I, Racist
John Metta

As I read this article I fit the bill. I became defensive. I formulated arguments in my mind to counteract statements made in the piece. Then I read this:

“The reality of America is that White people are fundamentally good, and so when a white person commits a crime, it is a sign that they, as an individual, are bad. Their actions as a person are not indicative of any broader social construct. Even the fact that America has a growing number of violent hate groups, populated mostly by white men, and that nearly *all* serial killers are white men can not shadow the fundamental truth of white male goodness. In fact, we like White serial killers so much, we make mini-series about them.”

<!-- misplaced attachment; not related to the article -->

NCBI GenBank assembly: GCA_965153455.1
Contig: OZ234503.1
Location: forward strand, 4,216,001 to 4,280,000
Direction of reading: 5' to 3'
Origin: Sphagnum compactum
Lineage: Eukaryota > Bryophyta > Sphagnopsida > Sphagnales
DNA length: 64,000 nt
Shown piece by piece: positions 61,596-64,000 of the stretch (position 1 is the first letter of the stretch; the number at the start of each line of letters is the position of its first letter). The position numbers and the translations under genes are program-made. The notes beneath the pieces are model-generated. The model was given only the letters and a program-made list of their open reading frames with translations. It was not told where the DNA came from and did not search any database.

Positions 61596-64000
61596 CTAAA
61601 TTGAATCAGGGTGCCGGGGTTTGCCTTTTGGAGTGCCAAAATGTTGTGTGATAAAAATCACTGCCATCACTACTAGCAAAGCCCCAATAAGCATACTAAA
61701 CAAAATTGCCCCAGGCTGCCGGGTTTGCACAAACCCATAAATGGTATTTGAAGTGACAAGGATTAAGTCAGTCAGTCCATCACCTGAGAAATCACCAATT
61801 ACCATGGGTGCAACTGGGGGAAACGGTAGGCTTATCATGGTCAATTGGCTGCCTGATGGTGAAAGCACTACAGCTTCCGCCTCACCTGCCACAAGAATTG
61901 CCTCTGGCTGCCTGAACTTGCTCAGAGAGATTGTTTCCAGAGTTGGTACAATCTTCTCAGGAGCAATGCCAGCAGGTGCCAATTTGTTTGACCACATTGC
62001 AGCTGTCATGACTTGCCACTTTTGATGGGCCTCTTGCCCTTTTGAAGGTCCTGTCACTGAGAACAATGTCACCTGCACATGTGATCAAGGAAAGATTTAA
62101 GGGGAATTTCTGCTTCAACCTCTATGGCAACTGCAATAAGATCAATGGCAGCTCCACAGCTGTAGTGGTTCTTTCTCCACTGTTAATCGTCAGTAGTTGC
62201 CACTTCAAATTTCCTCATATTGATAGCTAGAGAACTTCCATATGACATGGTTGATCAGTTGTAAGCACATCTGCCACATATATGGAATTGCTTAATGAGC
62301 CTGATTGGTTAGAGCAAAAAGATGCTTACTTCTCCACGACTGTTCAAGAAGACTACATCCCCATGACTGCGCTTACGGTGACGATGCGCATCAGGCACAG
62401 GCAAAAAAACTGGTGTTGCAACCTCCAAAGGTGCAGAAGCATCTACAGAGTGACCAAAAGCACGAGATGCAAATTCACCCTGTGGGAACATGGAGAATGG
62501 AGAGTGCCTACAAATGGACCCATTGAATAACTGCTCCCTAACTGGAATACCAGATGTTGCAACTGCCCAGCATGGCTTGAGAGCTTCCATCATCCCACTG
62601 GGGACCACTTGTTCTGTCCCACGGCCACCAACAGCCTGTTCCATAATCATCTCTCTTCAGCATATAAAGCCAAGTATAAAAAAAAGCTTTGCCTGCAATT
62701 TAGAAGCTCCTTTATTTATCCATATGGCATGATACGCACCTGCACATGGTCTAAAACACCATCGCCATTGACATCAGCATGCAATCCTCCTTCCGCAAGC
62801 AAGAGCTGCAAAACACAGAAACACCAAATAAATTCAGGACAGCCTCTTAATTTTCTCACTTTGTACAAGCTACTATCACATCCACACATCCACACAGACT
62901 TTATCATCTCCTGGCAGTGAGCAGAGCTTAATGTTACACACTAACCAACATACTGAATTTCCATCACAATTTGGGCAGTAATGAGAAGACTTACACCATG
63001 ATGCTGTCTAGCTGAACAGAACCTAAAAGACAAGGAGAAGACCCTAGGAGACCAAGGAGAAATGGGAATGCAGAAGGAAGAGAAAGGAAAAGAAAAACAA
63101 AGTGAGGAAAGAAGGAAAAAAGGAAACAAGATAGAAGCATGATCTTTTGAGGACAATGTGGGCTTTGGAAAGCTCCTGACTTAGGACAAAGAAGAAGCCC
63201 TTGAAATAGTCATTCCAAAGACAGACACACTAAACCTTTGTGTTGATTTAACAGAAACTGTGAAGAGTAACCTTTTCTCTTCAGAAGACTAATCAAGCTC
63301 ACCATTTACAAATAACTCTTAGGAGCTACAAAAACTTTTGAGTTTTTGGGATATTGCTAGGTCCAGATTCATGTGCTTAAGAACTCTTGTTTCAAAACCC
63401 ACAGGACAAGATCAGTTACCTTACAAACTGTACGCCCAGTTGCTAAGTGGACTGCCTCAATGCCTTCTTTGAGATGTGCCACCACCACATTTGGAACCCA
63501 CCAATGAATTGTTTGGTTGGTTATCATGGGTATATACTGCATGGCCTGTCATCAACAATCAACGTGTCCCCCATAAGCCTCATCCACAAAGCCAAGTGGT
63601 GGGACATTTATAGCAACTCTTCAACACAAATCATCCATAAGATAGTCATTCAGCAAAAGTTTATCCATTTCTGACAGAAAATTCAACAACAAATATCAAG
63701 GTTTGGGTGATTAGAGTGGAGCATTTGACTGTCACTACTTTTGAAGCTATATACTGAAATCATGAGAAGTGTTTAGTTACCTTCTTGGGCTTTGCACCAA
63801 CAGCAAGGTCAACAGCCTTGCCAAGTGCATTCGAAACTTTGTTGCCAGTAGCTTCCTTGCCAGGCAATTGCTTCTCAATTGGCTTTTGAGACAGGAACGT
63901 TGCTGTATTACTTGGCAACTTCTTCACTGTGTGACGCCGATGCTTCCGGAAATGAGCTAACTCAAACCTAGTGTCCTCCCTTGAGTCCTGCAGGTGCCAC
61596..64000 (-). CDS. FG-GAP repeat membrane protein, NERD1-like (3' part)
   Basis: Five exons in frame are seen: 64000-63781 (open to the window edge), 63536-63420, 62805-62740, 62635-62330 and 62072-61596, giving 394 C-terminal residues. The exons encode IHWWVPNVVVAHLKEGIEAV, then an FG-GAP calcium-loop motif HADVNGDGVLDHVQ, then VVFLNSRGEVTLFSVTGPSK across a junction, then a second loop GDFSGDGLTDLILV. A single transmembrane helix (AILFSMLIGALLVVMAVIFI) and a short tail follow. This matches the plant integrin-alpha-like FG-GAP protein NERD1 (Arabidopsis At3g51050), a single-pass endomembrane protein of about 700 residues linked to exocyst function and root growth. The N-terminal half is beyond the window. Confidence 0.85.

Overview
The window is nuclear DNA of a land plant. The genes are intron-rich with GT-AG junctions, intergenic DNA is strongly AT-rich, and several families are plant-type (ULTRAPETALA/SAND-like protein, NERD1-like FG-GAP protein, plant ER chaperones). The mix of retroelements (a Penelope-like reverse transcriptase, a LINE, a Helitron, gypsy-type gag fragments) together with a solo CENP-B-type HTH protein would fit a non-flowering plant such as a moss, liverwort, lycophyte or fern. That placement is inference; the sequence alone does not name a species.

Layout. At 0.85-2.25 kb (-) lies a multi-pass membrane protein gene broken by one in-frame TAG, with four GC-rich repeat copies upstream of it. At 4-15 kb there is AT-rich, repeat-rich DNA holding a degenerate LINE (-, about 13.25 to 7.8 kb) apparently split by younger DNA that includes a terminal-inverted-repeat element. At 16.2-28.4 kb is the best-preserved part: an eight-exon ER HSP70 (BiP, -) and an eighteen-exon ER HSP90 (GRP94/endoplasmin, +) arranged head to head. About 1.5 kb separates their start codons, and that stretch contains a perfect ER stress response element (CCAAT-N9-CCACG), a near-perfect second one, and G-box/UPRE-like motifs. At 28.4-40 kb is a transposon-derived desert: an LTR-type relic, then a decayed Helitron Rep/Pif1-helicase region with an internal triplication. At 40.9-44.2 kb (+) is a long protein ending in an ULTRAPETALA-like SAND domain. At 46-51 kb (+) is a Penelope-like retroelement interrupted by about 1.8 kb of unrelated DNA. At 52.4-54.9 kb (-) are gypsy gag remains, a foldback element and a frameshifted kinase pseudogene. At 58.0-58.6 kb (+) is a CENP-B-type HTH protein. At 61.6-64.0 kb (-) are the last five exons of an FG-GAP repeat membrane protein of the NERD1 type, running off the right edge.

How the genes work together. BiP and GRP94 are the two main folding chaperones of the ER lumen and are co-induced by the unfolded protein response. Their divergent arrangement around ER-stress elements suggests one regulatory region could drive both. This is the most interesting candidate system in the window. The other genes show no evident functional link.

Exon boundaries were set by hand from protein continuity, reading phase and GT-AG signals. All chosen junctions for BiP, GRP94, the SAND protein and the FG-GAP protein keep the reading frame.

I felt for a moment that a door opened. It made me feel very uncomfortable. I saw my own racism. When a black teen commits a crime I see him as a type, a part of a whole. A white teen? I consider the cause — perhaps he was abused as a child; his mother might have consumed alcohol during the pregnancy; he may have been bullied.

I look at the white teen as an individual; not so the black teen. As a white man I consider myself an individual. For the love of God, we worship rugged individualism in this society. But I don’t extend that to whole segments of society. This from a man raised in a liberal, integrated community. This from a man who has volunteered for years in a community shelter housing minorities. This from a man who believes in Jesus.

I hope the door opens wider. But I do, in some way, wish that with trepidation. I’m already uncomfortable. Let’s just get it done.

One clap, two clap, three clap, forty?

By clapping more or less, you can signal to us which stories really stand out.